Recent research into over 20 million births concluded that babies born by Cesarean section are more likely to develop autism. Analysis of 61 studies has also found that babies born by Cesarean are a sixth more likely to develop attention deficit hyperactivity disorder (ADHD).
The study, published in the journal JAMA Network Open, is controversial in that its findings suggest that the increase in chance of developing autism in a child delivered by cesarean section is as little as 1.33 percent, because the incidence of autism is already low at 1 percent.
Despite this, the small increase in autism incidence is being treated as a causal link between Cesarean and autism, which is not thought to be legitimate.
As the study is a epidemiological study, assessing a huge portion of the population and identifying patterns within that population, in this case patterns between ADHD or autism incidence and Cesarean birth, other factors such as the mother’s weight and age that may influence the development of these neurological conditions are not taken into account.
Additionally, no biological cause is demonstrated in epidemiological studies, meaning it does not explain why Cesareans may be linked to higher rates of autism and ADHD in children, only that a pattern between the two is evident. As such, there has been no conclusive link made between ADHD and autism incidence and Cesarean delivery.
Some scientists have branded the findings as “significantly flawed”, whereas Professor Jeffrey Keelan, the deputy director of the women and infants research foundation at the University of Western Australia has dubbed the study “interesting and well informed”.
However, he also stated that the study wasn’t able to adjust sufficiently for a range of factors that may explain the link made between Cesarean sections, ADHD, and autism.
The rise in Cesarean sections (with 26.2 percent of babies delivered this way in Britain, compared with 19.7 percent in 2000) has been linked with women having children later in life, and the rise of obesity.
Worldwide, cases of Cesarean sections have increased threefold, from around 6 percent in 1990 to 21 percent in 2015.
The study draws on literature citing associations between Cesarean delivery and an increased risk of obesity, allergies, asthma, type 1 diabetes, and acute lymphoblastic leukemia in children.
The study states:
"Cesarean delivery also has a potential association with early brain development. Previous studies have reported worse child cognitive developed and higher rates of autism spectrum disorders (ASD) associated with Cesarean delivery. Whether Cesarean delivery is associated with increased risks of other neurodevelopmental and psychiatric disorders is unclear.”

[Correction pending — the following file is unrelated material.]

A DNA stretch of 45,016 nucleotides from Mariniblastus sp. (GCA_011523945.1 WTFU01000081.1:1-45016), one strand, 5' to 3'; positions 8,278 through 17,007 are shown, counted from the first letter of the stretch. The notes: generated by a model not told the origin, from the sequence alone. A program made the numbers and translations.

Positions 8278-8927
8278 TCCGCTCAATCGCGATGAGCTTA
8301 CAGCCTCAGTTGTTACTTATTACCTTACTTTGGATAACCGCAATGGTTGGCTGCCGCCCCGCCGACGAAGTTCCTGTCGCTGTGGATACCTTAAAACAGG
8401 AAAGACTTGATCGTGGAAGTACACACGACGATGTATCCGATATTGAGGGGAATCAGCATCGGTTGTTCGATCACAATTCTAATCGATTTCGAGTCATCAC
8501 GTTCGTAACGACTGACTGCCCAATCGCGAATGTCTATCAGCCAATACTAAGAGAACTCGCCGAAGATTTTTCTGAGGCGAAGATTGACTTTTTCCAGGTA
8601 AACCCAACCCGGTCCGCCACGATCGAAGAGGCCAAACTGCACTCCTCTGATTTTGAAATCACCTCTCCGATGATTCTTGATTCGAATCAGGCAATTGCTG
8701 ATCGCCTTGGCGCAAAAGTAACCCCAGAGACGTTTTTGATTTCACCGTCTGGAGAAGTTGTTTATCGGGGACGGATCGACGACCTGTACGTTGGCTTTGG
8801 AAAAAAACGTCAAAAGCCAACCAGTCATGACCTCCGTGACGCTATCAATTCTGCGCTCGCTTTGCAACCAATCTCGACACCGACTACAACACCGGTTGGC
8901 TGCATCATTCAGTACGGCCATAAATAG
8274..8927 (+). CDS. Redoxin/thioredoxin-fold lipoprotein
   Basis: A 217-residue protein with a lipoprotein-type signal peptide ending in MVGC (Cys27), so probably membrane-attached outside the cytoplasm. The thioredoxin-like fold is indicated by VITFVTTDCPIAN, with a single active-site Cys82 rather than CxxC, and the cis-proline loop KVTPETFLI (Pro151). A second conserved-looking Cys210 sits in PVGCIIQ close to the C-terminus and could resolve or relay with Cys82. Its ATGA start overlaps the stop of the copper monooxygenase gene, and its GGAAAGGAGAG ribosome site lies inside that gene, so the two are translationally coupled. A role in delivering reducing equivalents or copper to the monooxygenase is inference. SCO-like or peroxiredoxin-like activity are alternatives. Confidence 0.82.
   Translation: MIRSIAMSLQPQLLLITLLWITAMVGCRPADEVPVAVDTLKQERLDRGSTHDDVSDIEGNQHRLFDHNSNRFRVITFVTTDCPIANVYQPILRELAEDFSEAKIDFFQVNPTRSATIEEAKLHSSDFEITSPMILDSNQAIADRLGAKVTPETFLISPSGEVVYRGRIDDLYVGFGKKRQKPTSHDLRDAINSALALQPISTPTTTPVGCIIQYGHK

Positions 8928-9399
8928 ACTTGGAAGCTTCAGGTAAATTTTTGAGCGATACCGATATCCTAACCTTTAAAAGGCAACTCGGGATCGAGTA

Professor Andrew Shennan, Professor of Obstetrics at King’s College London, said:
“The need for cesarean is often caused by problems that could influence brain function, such as a poorly functioning placenta. It is highly unlikely the cesarean delivery itself is causal in these mental health conditions, from our current understanding of brain physiology and the effects of cesarean.”
He added, “Women should not be alarmed by the need for a cesarean which is often performed to reduce risk to their baby."
Dr Pat O’Brien, Consultant Obstetrician and Spokesperson for the Royal College of Obstetricians and Gynecologists definitively stated that the study does not draw a causal link between Cesarean and the two neurodevelopmental disorders focused on by the study:
“This systematic review and meta-analysis shows an association between Cesarean birth and autism and ADHD, but a number of underlying factors which may have led to the development of these conditions were not accounted for. Therefore, the findings of this paper do not show that Cesarean birth leads to autism and ADHD.
“Women who have a Cesarean birth should be reassured that it is a safe procedure. In many cases, a Cesarean birth can be a lifesaving intervention, as well as the right choice for mother and baby.”
Dr James Findon, Lecturer in Psychology at the Institute of Psychiatry, Psychology and Neuroscience, King’s College London, said:
“This study brings together the evidence of an association between Cesarean delivery and neurodevelopmental disorders. It is important to note the results do not suggest that Cesarean section causes neurodevelopmental disorders. Indeed, there is good evidence from sibling studies that there is no causal link between Cesarean section and autism.
“It is possible that the association stems from a genetic or environmental factor common to both neurodevelopmental disorders and the need for Cesarean delivery. Parents should be reassured that Cesareans are a largely safe procedure when medically indicated.”